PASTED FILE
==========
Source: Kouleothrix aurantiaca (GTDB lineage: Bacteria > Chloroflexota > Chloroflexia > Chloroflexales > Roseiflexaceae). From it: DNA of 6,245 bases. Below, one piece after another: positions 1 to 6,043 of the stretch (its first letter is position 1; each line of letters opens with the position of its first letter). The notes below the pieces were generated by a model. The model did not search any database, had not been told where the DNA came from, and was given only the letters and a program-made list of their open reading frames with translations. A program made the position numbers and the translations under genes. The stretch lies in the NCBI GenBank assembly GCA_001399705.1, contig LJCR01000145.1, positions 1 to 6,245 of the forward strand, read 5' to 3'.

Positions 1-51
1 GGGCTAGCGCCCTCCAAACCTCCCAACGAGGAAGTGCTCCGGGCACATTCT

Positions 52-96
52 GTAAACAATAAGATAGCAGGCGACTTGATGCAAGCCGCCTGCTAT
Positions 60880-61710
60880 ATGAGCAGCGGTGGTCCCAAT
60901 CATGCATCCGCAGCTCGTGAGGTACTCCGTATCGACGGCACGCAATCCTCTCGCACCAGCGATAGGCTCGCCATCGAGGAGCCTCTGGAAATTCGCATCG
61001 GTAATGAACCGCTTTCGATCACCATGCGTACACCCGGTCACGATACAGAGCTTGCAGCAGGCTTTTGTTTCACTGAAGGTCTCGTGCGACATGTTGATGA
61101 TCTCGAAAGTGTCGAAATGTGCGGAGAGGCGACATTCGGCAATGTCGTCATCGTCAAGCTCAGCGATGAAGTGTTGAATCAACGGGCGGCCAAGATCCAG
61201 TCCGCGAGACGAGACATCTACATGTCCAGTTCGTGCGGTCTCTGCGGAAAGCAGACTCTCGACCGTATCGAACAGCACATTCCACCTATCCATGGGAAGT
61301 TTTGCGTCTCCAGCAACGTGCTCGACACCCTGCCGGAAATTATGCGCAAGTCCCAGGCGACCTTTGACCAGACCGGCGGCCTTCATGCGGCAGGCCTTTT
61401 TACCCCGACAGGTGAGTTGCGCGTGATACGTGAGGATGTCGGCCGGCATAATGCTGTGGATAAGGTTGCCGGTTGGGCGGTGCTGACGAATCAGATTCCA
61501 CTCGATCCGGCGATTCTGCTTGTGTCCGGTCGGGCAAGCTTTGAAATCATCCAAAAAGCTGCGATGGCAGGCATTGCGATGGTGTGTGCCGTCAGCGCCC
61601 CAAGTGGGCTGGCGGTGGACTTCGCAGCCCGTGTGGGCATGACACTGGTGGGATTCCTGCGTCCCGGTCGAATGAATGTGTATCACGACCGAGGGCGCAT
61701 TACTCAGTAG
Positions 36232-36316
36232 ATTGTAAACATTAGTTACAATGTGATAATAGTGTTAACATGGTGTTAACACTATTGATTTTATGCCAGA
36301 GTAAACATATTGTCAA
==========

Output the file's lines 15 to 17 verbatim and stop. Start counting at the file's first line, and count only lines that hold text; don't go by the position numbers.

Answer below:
61601 CAAGTGGGCTGGCGGTGGACTTCGCAGCCCGTGTGGGCATGACACTGGTGGGATTCCTGCGTCCCGGTCGAATGAATGTGTATCACGACCGAGGGCGCAT
61701 TACTCAGTAG
Positions 36232-36316